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4 Responses to The Perks of Plastic – 8 Great Credit Card Benefits

  1. Dick Towner April 12, 2016 at 6:08 PM #

    Matt – another great article. The big question is, what’s your credit card??

    • Matt Bell April 12, 2016 at 7:58 PM #

      Thanks, Dick. Great to see your name here!

      I carry an Am Ex card for business expenses and a Visa card issued by Chase (Freedom) for personal expenses.

  2. Wayne Riendeau April 12, 2016 at 2:55 PM #

    Good points, but what about the extra 10 to 15% most people spend using credit instead of debit cards? We have a credit card we use for business and a few other fixed expenses and have received a couple of freebies, but feel that sticking with the debit card is the better way to go overall, at least for our family.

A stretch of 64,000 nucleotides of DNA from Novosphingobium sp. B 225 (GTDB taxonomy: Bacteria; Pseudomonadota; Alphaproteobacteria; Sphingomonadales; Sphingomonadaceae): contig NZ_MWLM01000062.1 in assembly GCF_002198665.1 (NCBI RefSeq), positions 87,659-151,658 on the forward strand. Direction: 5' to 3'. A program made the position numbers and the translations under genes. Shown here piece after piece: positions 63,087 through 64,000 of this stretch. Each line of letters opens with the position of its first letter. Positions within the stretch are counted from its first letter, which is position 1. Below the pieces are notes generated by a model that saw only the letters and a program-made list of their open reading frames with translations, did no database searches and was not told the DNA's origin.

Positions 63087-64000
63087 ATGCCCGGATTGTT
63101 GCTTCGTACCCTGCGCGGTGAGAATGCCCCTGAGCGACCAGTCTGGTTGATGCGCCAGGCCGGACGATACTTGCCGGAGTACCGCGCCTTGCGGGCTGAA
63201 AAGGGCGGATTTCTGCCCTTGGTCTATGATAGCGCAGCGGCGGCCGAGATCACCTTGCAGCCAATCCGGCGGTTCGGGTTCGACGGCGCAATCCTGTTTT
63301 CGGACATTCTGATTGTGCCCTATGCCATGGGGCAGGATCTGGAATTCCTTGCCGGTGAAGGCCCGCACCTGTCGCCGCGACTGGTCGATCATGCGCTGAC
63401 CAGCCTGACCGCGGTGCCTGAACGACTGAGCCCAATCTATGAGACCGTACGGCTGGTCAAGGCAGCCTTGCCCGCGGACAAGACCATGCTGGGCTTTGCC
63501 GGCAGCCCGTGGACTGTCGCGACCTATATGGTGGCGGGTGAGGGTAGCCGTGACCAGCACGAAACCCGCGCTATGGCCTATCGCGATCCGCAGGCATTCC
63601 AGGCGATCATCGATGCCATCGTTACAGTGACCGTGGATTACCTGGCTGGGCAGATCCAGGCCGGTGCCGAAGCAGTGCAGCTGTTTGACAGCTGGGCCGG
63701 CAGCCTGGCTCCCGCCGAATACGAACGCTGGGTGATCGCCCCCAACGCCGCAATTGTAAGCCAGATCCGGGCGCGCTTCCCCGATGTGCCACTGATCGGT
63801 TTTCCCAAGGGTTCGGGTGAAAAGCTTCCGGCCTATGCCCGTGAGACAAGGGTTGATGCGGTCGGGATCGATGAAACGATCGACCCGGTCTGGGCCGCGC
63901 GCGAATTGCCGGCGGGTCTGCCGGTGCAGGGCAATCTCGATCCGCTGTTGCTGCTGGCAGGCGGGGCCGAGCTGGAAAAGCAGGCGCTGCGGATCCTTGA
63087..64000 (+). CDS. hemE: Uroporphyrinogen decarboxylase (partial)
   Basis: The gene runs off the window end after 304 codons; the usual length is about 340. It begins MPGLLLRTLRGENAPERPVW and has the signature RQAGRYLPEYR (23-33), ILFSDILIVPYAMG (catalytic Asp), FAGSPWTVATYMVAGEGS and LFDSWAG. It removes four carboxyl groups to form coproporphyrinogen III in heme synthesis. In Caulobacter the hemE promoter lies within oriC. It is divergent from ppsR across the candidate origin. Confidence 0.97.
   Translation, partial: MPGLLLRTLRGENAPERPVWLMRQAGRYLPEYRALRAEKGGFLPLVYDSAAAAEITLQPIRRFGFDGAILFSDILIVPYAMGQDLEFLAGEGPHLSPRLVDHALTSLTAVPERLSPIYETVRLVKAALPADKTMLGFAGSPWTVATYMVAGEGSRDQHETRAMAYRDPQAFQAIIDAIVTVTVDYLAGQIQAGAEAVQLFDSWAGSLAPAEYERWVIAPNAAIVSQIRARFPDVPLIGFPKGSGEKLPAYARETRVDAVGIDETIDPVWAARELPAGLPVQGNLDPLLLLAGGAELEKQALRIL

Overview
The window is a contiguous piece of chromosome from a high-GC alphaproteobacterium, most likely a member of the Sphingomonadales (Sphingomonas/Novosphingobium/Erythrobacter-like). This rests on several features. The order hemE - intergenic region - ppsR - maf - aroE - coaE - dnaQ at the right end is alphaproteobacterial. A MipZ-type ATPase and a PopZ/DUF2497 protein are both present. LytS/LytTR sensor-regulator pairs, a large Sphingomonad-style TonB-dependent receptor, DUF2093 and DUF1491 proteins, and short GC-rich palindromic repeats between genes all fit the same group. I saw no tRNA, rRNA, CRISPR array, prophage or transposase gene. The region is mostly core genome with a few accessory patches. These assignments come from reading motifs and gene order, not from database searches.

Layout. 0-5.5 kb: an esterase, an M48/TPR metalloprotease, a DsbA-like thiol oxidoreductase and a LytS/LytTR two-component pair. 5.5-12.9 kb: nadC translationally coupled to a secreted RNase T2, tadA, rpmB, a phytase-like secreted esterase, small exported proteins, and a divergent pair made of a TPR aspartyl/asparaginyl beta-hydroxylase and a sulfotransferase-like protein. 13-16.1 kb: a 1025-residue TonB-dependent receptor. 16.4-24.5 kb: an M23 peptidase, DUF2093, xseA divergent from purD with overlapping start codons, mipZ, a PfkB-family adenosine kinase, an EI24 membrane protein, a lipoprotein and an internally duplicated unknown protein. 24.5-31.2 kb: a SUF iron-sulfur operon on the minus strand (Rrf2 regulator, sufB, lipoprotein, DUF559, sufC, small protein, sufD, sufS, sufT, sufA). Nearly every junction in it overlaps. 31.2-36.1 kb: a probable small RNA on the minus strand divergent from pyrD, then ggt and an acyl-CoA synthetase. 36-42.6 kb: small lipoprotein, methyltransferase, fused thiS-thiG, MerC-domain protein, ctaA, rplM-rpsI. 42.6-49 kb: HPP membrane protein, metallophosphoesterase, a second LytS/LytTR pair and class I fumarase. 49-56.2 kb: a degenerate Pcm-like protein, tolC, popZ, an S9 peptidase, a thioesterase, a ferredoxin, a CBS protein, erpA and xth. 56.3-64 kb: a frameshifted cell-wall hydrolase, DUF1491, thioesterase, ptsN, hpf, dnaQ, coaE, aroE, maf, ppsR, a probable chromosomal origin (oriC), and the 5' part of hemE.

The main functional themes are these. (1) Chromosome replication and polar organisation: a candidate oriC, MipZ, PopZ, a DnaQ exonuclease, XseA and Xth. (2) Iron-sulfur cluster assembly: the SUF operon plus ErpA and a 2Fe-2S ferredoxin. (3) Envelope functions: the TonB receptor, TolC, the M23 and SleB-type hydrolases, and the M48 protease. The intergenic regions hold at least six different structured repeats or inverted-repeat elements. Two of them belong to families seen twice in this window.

• Matt Bell April 12, 2016 at 7:52 PM #

      Wayne – If you know that steering clear of credit cards is best for you, then that’s a great decision.

      I’ve read the studies you’re referring to that show how credit cards can lead to overspending. It’s an issue especially for people who don’t use a budget, so they don’t know how much they can spend on groceries or entertainment or anything else. If they don’t record their spending when they use a credit card, they will typically get the bill at the end of the month and be surprised at how much they spent.

      However, if someone has a plan that tells them they can spend $50 on clothing this month, and if they use a credit card to buy $50 of clothing and then record that spending, and if they look at how they’re doing in their clothing budget before buying more clothing, they should be able to use credit cards without overspending.

      Again, for some people it would be the better part of wisdom not to use credit cards. It’s an admirable decision. But for many others, it’s similar to owning a car. Just because some people get into accidents doesn’t mean no one should have a car. I believe many people can use credit cards without getting into trouble.